The Missouri Reader Vol. 42, Issue 2 | Page 14




Are you always on the lookout for new ways to engage your students in content area learning and literacy? Do you wonder how you can make lasting memories about the vocabulary that will carry them forward through the coming years? Have you found the old “memorize these words and use them in a sentence” has grown old and tired (and you are tired of grading those)? Well look no further than pulling poetry into your content studies. Let’s consider a professional children’s poet's take on a typical Science topic - insects:


The mosquito is


a smug vampire


bites first

then sings in your ear

The honeybee

can hurt you but


prefers not to

and buzzes


so you’ll know

he‘s about

The wasp?


armed and dangerous

on the most-wanted list

The scorpion

if he could fly

would be a wasp.

The bumblebee

is the most confident

He knows he’s got

what it takes

and he knows

you know

That’s what


is all about

(“Confidence” by David L. Harrison, in The Purchase of Small Secrets)

What do we know about these insects? Why does the honeybee “prefer not to” and why is the bumblebee “confident?” What do we know about a scorpion that would liken him to or differ him from a wasp? How can we relate personal experiences to this poem? How has poetry so succinctly captured information about a mosquito, a honeybee, a wasp, and a bumblebee?

In this article I share two ways to use the power of poetry in the content areas. First, resources for connecting poetry to your content curriculum are suggested. This sampling of books and websites demonstrate natural ways to help students see how content knowledge can be transformed into poetic text. Second, how we can utilize this powerful genre across the curriculum is discussed. Providing students with opportunity to engage in rhyme and rhythm, all while keeping an eye on the content areas, is shared. Content expertise requires us to learn new words and concepts. Finding alternative ways to show understandings is key to helping students internalize knowledge.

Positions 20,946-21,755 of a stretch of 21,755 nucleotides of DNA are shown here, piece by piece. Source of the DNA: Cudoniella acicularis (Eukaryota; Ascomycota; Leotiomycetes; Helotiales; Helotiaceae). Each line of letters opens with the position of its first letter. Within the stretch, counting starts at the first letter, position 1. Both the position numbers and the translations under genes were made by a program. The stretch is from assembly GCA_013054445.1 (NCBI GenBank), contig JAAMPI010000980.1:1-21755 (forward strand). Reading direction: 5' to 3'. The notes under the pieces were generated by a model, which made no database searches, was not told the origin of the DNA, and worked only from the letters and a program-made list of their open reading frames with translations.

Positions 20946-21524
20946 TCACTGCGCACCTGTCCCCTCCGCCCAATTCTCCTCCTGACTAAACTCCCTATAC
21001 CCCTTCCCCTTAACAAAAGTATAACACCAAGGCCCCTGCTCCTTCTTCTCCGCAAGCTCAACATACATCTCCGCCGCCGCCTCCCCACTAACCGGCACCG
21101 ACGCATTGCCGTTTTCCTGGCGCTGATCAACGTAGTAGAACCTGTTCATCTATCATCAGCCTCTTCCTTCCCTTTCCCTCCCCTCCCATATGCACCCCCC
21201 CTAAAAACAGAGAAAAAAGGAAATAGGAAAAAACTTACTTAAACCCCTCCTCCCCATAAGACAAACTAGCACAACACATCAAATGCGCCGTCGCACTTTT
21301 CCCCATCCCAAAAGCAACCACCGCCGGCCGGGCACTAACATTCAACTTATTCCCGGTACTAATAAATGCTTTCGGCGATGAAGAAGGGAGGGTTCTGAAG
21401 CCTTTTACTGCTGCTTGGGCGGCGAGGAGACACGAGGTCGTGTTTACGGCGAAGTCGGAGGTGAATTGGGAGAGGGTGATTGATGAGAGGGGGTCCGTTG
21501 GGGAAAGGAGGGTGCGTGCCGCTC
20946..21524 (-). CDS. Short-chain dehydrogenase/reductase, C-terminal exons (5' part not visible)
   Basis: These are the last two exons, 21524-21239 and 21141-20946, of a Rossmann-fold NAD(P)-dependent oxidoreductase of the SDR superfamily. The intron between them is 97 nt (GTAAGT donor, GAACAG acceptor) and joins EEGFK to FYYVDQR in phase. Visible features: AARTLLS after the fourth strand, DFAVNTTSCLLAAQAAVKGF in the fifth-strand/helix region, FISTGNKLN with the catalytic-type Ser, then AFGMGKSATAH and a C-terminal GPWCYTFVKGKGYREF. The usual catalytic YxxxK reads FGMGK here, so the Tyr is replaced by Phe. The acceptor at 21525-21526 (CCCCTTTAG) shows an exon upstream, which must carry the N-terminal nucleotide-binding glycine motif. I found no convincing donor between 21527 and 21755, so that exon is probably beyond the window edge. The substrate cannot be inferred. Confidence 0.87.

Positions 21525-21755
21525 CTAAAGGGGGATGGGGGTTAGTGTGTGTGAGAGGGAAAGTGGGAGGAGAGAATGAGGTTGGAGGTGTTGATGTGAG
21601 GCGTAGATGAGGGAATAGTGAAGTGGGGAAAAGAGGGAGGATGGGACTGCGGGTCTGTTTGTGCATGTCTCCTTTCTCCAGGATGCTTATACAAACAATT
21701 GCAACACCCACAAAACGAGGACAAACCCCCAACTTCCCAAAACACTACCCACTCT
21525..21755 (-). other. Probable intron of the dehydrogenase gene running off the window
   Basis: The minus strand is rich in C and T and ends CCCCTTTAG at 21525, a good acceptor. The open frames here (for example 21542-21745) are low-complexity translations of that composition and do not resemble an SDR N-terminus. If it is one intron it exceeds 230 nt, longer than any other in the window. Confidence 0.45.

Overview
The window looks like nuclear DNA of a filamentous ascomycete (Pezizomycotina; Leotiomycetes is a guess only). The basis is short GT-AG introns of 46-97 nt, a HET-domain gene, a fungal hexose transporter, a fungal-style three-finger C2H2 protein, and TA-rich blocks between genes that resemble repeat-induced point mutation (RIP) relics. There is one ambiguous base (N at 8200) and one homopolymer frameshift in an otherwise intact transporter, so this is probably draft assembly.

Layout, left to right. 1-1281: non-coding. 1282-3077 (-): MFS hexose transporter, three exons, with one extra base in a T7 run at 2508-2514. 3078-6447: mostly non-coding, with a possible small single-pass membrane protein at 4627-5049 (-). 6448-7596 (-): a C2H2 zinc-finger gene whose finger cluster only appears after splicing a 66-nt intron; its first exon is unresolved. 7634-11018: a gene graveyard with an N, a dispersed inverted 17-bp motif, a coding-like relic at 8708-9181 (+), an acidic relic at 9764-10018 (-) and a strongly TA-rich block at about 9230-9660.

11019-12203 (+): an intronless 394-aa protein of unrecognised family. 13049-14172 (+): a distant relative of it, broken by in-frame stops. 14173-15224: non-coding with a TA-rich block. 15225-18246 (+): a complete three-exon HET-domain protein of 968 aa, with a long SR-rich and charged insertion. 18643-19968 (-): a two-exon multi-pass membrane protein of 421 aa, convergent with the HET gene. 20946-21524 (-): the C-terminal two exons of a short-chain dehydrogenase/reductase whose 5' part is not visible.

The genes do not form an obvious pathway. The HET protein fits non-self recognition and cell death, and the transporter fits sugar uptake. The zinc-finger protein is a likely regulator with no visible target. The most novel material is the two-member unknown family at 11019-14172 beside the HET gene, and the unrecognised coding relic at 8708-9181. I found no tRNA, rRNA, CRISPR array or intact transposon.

Of course, books give students hard evidence that poetry about nonfiction subjects is indeed possible. For instance, National Geographic’s Book of Animal Poetry (Lewis, 2012) is 200 poems from various poets. From Carl Sandburg’s “Buffalo Dusk” to Jack Prelutsky’s “The Egg,” students are taken on a journey of words and visuals that teach and support knowledge about animals. Instruction could start with one of these poems and expand to research for more in-depth detail (Harrison & Fresch, 2018) or they could be used as models of how to boil down information learned about an animal. This book lends itself to whole group conversations which can be moved into small group research. Just a few lines make us wonder more about the “Cocoon” (David McCord) or “The Cow” (Robert Louis Stevenson). The possibilities are endless.

Math Poetry: Linking Language and Math in a Fresh Way (Franco, 2006) not only provides math poems for every conceivable topic but is also a guide for helping students write their own poems. Shape, measurement, estimation...the list goes on! Geared for grades 3-7, students will find new ways to explain their understanding of mathematical functions. These poems show just how entertaining math concepts can be. Whether used whole group or as a learning center, one of these poems might light the bulb of understanding for some students. As students undertake their own math poetry, but sure to


2018 MO-STAR List: Inspiring Books to Promote Integration of Science and Language Arts


Jennifer Fox, .Joyce Gulley, Jeff Thomas

2018 MO-STAR List

2018 MO-STAR List